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angry Muslima and the reformed Moroccan jerks

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MoBob and I actually went out at night this past weekend - a rare event indeed!

On Friday we went to an 11pm performance of Zehra Fazal in Headscarf and the Angry Bitch. The show had gotten rave reviews during the Capital Fringe Festival so when I saw that it was returning for a couple of weekends we got tickets.

MoBob and I had different reactions to the performance. We both laughed at the Ramadan song (to the tune of "Little Drummer Boy") and at the song about being detained at the airport *every single time* but not at everything else. I felt that what the actress said was true of the immigrant experience in general (family pressures, extended families in the home country) and of young immigrant women in the U.S. in particular (going to a gynecologist who reminds you of your mom). I can't speak to the Islam aspect, but certainly a lot of what she brought up was familiar, such as marrying within one's faith.

MB thought that the comedian was too critical of Islam. Certainly I could see how some segments were intended to provoke and probably offend. We talked about how Headscarf was different from Allah Made Me Funny or the Axis of Evil tour, where the latter two (both exclusively male) focused mainly on the Muslim experience in America. Whereas MB felt that Headscarf mocked Islam directly.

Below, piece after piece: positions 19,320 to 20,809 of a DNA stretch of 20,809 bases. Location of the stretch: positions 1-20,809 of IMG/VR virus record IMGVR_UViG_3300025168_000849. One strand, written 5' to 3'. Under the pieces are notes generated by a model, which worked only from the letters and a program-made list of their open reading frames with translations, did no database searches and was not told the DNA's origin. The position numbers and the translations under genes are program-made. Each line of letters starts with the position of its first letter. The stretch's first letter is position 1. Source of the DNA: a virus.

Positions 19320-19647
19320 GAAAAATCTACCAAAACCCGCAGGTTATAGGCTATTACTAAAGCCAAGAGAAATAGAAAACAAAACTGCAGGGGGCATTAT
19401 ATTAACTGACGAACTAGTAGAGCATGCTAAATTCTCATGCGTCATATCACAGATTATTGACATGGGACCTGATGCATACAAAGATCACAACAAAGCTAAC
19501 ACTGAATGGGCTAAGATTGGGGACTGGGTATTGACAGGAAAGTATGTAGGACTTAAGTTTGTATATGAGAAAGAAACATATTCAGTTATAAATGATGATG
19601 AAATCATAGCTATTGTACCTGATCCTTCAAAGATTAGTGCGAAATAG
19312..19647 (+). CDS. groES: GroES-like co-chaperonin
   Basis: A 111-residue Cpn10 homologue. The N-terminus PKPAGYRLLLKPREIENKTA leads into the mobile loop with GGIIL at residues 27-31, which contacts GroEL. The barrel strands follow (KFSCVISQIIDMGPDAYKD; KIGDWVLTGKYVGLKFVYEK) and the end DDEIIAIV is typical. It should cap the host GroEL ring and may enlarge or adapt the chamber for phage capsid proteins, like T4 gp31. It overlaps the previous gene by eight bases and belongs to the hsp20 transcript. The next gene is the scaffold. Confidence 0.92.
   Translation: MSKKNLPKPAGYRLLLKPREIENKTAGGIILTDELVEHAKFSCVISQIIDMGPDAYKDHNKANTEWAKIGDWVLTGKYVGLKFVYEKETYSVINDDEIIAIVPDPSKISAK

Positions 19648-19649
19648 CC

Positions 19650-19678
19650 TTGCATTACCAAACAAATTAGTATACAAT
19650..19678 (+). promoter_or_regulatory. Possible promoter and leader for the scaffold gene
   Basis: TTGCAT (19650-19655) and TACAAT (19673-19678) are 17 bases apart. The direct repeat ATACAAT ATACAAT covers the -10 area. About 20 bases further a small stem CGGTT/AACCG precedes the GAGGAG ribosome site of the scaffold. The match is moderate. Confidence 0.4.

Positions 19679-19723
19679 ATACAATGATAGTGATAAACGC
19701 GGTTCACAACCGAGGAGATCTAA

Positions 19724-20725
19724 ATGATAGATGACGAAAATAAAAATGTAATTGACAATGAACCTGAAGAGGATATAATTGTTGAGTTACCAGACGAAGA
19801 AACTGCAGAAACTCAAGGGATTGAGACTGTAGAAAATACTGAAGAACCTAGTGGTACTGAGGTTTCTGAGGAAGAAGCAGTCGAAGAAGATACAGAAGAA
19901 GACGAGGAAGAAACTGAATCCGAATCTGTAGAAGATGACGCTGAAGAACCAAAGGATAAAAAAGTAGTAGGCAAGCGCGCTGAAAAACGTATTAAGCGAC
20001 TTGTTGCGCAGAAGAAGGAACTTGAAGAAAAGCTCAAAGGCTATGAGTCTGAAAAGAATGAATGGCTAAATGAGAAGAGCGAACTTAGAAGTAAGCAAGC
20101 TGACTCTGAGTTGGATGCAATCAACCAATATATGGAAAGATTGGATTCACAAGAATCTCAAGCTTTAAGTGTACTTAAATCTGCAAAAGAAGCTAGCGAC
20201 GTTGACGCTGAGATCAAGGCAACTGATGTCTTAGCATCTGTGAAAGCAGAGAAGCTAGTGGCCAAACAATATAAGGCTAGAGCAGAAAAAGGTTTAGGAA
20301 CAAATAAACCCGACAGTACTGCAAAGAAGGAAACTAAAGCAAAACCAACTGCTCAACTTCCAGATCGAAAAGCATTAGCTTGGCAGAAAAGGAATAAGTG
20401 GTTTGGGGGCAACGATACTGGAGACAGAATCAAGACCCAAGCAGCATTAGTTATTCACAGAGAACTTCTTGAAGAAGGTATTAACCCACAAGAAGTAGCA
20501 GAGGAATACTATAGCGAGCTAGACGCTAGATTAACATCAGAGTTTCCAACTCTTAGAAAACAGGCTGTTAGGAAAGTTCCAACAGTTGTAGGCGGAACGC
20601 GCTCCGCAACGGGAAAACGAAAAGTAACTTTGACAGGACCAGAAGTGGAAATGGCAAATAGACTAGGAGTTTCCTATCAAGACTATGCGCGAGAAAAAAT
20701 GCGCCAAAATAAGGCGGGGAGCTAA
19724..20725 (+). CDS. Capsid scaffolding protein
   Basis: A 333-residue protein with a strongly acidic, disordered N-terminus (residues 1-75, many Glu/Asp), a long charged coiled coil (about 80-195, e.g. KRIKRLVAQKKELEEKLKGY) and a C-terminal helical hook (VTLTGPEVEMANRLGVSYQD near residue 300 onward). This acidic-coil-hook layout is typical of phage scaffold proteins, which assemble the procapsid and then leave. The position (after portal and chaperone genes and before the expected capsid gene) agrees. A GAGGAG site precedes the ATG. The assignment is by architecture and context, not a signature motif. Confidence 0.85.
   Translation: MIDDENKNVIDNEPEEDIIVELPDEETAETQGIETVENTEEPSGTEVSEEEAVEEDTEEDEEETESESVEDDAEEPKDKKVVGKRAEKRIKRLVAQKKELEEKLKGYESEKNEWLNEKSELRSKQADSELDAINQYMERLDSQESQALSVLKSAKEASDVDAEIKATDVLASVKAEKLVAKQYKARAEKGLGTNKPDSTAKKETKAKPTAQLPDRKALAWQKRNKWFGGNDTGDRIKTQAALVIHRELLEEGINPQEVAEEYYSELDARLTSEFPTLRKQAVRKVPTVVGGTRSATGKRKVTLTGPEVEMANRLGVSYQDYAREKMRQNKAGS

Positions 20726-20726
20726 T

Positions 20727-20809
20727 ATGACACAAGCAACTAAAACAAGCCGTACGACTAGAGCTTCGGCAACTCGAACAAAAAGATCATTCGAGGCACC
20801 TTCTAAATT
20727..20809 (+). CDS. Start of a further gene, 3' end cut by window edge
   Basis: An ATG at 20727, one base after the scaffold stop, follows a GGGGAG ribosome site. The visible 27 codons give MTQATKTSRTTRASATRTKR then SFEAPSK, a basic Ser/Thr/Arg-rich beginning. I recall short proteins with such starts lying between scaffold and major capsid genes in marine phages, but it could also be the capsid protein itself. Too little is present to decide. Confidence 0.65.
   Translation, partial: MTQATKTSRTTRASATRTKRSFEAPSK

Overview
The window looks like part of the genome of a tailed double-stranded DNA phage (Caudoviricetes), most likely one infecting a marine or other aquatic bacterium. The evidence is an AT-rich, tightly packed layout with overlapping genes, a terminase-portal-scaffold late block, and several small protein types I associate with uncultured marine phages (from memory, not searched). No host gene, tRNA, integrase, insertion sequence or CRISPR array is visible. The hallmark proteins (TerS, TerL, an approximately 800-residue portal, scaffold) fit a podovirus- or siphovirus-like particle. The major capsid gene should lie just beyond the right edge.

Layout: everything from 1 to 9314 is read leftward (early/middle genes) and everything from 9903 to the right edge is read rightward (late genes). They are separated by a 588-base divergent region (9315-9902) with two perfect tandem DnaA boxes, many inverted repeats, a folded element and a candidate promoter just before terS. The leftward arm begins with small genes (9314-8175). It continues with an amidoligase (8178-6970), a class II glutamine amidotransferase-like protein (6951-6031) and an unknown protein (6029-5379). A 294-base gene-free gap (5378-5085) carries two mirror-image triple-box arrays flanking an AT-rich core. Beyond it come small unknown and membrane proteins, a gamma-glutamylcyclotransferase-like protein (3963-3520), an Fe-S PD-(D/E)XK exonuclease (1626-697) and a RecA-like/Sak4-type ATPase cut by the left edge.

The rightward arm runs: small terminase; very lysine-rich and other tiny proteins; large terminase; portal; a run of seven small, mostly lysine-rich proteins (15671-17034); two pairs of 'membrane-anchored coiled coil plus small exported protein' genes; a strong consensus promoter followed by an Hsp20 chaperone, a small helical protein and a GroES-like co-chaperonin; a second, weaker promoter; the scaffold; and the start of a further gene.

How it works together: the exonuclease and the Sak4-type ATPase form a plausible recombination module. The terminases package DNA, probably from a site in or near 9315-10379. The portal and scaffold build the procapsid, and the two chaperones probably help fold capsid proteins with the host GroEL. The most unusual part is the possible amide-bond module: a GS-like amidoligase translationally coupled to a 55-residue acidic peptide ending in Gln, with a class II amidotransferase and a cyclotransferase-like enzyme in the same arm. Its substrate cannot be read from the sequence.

Washington City Paper review
A.V. Club DC review
Express Night Out review

Then on Sunday night we caught the last evening of the Arabian Sights Film Festival and saw a Moroccan comedy called Number One. The movie was right on the mark, and showed some parts of Moroccan life that aren't always visible to foreigners, such as the life of the urban middle class, or the slum areas of the city where sorcerers and witches can still be found. Many of the actors were familiar from Moroccan TV, especially from the 2M comedy "Lalla Fatima." I suspect that the movie's controversial theme (changing gender roles after the reform of the family law) was mediated by the presence of a stellar cast with a lot of popular credibility. Plus, it was just really funny.

For both events it was the first time we'd been to the DC Arts Center whose theatre only seated less than 100 people or the Grosvenor Auditorium at the National Geographic Society, which was a much more traditional venue. The cool factor about both places is that the foyer areas had exhibits so there was actually something to look at while waiting for the doors to open.
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